This revenue ruling provides various prescribed rates for federal income tax purposes for February 2012 (the current month). Table 1 contains the short-term, mid-term, and long-term applicable federal rates (AFR) for the current month for purposes of section 1274(d) of the Internal Revenue Code. Table 2 contains the short-term, mid-term, and long-term adjusted applicable federal rates (adjusted AFR) for the current month for purposes of section 1288(b). Table 3 sets forth the adjusted federal long-term rate and the long-term tax-exempt rate described in section 382(f). Table 4 contains the appropriate percentages for determining the low-income housing credit described in section 42(b)(1) for buildings placed in service during the current month. However, under section 42(b)(2), the applicable percentage for non-federally subsidized new buildings placed in service after July 30, 2008, and before December 31, 2013, shall not be less than 9%. Finally, Table 5 contains the federal rate for determining the present value of an annuity, an interest for life or for a term of years, or a remainder or a reversionary interest for purposes of section 7520.

REV. RUL. 2012-7 TABLE 1
Applicable Federal Rates (AFR) for February 2012
Period for Compounding
Annual Semiannual Quarterly Monthly
Short-term
AFR .19% .19% .19% .19%
110% AFR .21% .21% .21% .21%
120% AFR .23% .23% .23% .23%
130% AFR .25% .25% .25% .25%
Mid-term
AFR 1.12% 1.12% 1.12% 1.12%
110% AFR 1.23% 1.23% 1.23% 1.23%
120% AFR 1.34% 1.34% 1.34% 1.34%
130% AFR 1.47% 1.46% 1.46% 1.46%
150% AFR 1.69% 1.68% 1.68% 1.67%
175% AFR 1.97% 1.96% 1.96% 1.95%
Long-term
AFR 2.58% 2.56% 2.55% 2.55%
110% AFR 2.84% 2.82% 2.81% 2.80%
120% AFR 3.09% 3.07% 3.06% 3.05%
130% AFR 3.36% 3.33% 3.32% 3.31%
REV. RUL. 2012-7 TABLE 2
Adjusted AFR for February 2012
Period for Compounding
Annual Semiannual Quarterly Monthly
Short-term adjusted AFR .35% .35% .35% .35%
Mid-term adjusted AFR 1.24% 1.24% 1.24% 1.24%
Long-term adjusted AFR 3.26% 3.23% 3.22% 3.21%
REV. RUL. 2012-7 TABLE 3
Rates Under Section 382 for February 2012
Adjusted federal long-term rate for the current month 3.26%
Long-term tax-exempt rate for ownership changes during the current month (the highest of the adjusted federal long-term rates for the current month and the prior two months.) 3.55%
REV. RUL. 2012-7 TABLE 4
Appropriate Percentages Under Section 42(b)(1) for February 2012
Note: Under Section 42(b)(2), the applicable percentage for non-federally subsidized new buildings placed in service after July 30, 2008, and before December 31, 2013, shall not be less than 9%.
Appropriate percentage for the 70% present value low-income housing credit 7.42%
Appropriate percentage for the 30% present value low-income housing credit 3.18%
REV. RUL. 2012-7 TABLE 5
Rate Under Section 7520 for February 2012
Applicable federal rate for determining the present value of an annuity, an interest for life or a term of years, or a remainder or reversionary interest 1.4%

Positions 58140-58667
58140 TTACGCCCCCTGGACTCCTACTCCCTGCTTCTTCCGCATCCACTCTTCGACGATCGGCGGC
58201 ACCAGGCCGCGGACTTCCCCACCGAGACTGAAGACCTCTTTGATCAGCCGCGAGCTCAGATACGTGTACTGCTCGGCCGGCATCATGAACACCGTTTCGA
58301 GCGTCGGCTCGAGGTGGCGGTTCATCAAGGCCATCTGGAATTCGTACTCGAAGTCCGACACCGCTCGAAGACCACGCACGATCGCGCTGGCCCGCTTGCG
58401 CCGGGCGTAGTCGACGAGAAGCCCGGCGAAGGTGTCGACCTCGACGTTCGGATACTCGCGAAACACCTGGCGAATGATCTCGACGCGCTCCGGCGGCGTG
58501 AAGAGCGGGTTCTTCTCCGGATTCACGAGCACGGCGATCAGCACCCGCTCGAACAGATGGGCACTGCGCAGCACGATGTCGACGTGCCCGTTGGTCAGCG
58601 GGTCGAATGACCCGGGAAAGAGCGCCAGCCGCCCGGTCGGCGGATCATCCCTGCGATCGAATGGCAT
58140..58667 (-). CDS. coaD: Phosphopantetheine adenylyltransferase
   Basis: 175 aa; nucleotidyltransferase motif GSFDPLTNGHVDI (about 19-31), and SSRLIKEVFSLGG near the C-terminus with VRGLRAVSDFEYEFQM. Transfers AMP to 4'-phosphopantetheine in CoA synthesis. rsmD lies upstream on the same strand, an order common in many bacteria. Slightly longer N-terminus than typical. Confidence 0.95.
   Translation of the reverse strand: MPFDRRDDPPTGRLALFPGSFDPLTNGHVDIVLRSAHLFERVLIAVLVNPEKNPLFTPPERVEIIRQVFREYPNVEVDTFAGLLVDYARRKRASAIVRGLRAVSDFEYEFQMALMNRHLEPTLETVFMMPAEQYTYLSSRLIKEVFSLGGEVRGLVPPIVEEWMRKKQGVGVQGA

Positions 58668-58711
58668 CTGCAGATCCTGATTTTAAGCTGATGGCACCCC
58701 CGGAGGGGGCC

Part III. Administrative, Procedural, and Miscellaneous

Notice 2012-12

Restitution Payments Under the Trafficking Victims Protection Act of 2000

PURPOSE

This notice provides guidance on the federal income tax treatment of mandatory restitution payments awarded under 18 U.S.C. § 1593, as added by § 112(a) of the Trafficking Victims Protection Act of 2000 (the Act), Division A of Pub. L. 106-386, 114 Stat. 1488-89 (2000).

BACKGROUND

Congress enacted the Act “to combat trafficking of persons, a contemporary manifestation of slavery whose victims are predominantly women and children, to ensure just and effective punishment of traffickers, and to protect their victims.” Section 102(a) of the Act. Congress found that “[v]ictims are often forced through physical violence to engage in sex acts or perform slavery-like labor” and that “[s]uch force includes rape and other forms of sexual abuse, torture, starvation, imprisonment, threats, psychological abuse, and coercion.” Section 102(b)(6) of the Act.

Under 18 U.S.C. §§ 1581 through 1594, as amended, Congress has defined criminal acts relating to peonage, slavery, and trafficking in persons and established the fines and terms of imprisonment for persons convicted of the criminal acts. The criminal acts include (i) holding a person to a condition of peonage; (ii) kidnapping or carrying away a person to sell the person into involuntary servitude or to be held as a slave, (iii) providing or obtaining a person’s services or labor by actual or threatened use of certain means including force, physical restraint, serious harm, and abuse of legal process, and (iv) sex trafficking of children or by force, fraud, or coercion. See 18 U.S.C. §§ 1581, 1583, 1589, and 1591.

Under 18 U.S.C. § 1593, a court must order restitution to a victim for any offense committed under 18 U.S.C. §§ 1581 through 1594, directing a defendant to pay the victim the full amount of the victim’s losses. 18 U.S.C. § 1593(b)(1).

The full amount of a victim’s losses includes costs for medical services relating to physical, psychiatric, or psychological care; costs for physical and occupational therapy or rehabilitation; necessary transportation, temporary housing, and child care expenses; lost income; attorneys’ fees and other costs; and other losses the victim suffers as a proximate result of the offense. See 18 U.S.C. §§ 1593(b)(3) and 2259(b)(3). Under 18 U.S.C. § 1593(b)(3), a victim’s losses also include the greater of the gross income or value to the defendant of the victim’s services or labor or the value of the victim’s labor as guaranteed under the minimum wage and overtime guarantees of the Fair Labor Standards Act (29 U.S.C. § 201 et seq.).

FEDERAL TAX TREATMENT OF BENEFITS

Mandatory restitution payments awarded under 18 U.S.C. § 1593 are excluded from gross income for federal income tax purposes.